The Tokina SL 400mm f5.6 is a compact super telephoto lens, featuring a rear focusing system and low dispersion glass.
|List Price when new|
|Angle of view||6°|
|Optical Construction (Groups / Elements)||5 / 8|
|Maximum Macro Magnification ratio|
No images available.
Background and availability
Tokina made – as far as I know – two versions of the Tokina SD 400mm f5.6: this superior SD version (which acknowledges it contains a ‘Super Low Dispersion’ glass element to reduce CA) and the RMC version (which I owned before buying this one). The lens is fairly light and easy enough to handhold for long periods – although a monopod is recommended for steady shots in all but the very brightest conditions. It was produced in the 1980s and was followed by a similar looking auto-focus version (not to be confused with the much better and more expensive AT-X APO version).
The SD version comes with a red stripe to indicate the extra SD element in the lens, it also has a different pattern on the rubber grip and different colour text used for the distance scales etc.
This SD version seems to receive fairly positive reviews from digital users although is suffers from purple fringing quite significantly in high-contrast areas – but it is regarded as a decent performer wide open and better when stopped down to f8 in terms of sharpness / detail. It is accepted that the SD version is superior to the RMC version – as will be discussed below.
The Tokina SD 400mm f5.6 appears to be quite rare. I have only seen one for sale on EBay and I snapped it up as an upgrade to the RMC version. With regards to price, the RMC version in good condition can be found for around £40-70 (sometimes price is influenced by lens mount), I have no idea how much of a premium the SD version holds. I was fortunate enough to find one being sold by a seller who had no idea what it was and I therefore paid very little for the lens (it turned out to be absolutely mint).
The lens has a deep, built-in metal hood, so you don’t have to worry about tracking down anything but the lens. They come in a range of mounts so check this as you might need to factor in another adapter ring for your mirrorless camera if it takes a mount you don’t have.
Performance and handling
The Tokina SD 400mm f5.6 is much longer than anything available in Sony’s E-Mount range – which tops out at the 210mm offered by the 55-210mm zoom lens – and is therefore very interesting for nature snappers on a budget. Being a prime lens the quality should be decent and the weight is kept down – no need for a zoom mechanism or any of the accompanying glass. Certainly it isn’t too heavy and is easy to carry about and will fit in most decent sized camera bags should you be out and about and you want some real reach.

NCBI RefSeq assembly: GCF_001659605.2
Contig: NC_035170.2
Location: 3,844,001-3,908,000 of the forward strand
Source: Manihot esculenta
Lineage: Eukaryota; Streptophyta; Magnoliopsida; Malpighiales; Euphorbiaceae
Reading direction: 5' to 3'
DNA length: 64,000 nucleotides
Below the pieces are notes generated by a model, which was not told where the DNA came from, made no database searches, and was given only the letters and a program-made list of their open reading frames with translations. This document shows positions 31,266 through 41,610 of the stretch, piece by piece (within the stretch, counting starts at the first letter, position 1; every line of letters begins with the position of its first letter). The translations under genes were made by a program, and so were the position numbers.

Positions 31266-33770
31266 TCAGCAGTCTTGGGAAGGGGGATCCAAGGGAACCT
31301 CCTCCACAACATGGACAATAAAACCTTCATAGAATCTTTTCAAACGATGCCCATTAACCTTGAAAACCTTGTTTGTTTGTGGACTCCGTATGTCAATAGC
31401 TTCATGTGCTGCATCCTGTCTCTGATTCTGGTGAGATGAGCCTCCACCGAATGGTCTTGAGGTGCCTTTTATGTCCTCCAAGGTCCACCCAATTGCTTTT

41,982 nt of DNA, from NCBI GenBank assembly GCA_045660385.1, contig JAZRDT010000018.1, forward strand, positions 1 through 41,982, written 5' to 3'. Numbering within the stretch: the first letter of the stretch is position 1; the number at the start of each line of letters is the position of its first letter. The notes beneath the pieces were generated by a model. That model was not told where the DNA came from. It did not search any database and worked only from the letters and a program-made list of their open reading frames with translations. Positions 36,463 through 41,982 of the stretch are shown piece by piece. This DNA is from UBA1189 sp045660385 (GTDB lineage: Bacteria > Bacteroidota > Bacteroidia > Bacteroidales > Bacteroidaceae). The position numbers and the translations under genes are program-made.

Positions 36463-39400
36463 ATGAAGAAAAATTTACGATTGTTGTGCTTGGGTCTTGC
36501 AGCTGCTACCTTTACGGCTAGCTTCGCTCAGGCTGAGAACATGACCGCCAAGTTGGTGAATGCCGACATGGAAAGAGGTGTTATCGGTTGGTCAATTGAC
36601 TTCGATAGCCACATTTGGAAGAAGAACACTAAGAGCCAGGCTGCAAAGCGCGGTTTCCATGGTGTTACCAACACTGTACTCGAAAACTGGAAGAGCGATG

On the Sony NEX the crop factor makes this lens a 600mm f5.6 lens, so shutter speeds if hand-holding should be at least 1/600 of a second to stand the best chance of avoiding lens shake. This isn’t always easy, especially when stopping down to f8 to get better performance from the lens (or indeed, a greater depth of field to work with).
My experience of the lens has to be compared to the RMC version, about which I concluded:
[my experience] broadly falls in line with the information I have found online: easy to use, nice focus ring, reasonable image quality but better when stopped down and with the one negative that purple fringing is really evident in a lot of shots. Most of these shots can be sorted in Lightroom, but it’s still a bit of a pain. In my growing experience most older telephoto lenses suffer from significant purple fringing in high contrast situations – with the only exception to this rule being the excellent Canon FD 80-200 f4L and Canon FD 100-300mm f5.6L (both of which have two exotic extra elements to combat it).
Firstly, in my eyes and experience the SD version is better wide open and therefore offers better performance when the light gets lower as you don’t feel forced to stop down to f8 all the time. Image quality is better in general – as it should be – and the SD version should be sought out if at all possible over the RMC version. However, whilst the SD suffers from purple fringing less than the RMC version, it is still very evident in high contrast areas. This appears to be a common trait and my Tokina AT-X SD 300mm f2.8 also suffers from PA in the same situations (albeit it to a much lesser extent).
For the price and focal length of the Tokina SD 400mm f5.6 I would definitely recommend it to people interested in trying nature photography – or wanting extra reach in their nature photography. What you’ll soon realise is that in most situations even the 600mm reach of this lens on a Sony NEX isn’t enough for casual nature shots if you just wander around and hope you spot something (professionals stake out an area and wait for wildlife to come to them, which means they can get away with less focal range).
It also teaches you that whilst the ability of the lens is one thing, technique is equally as important at this kind of focal length – keeping the camera and lens steady, watching the shutter speeds, being careful with light and contrast and mastering the monopod / tripod if you use one.
Put it this way: the best photos I have taken with this lens have been limited by my photography skills / the unavoidable lighting situation, not by the inherent abilities of the lens itself. Often high levels of purple fringing indicate that the light is not ideal and whilst it is nice that some lenses can cope in such situations, it has made me consider more carefully how I try to take photos in light that is more conducive to good shots.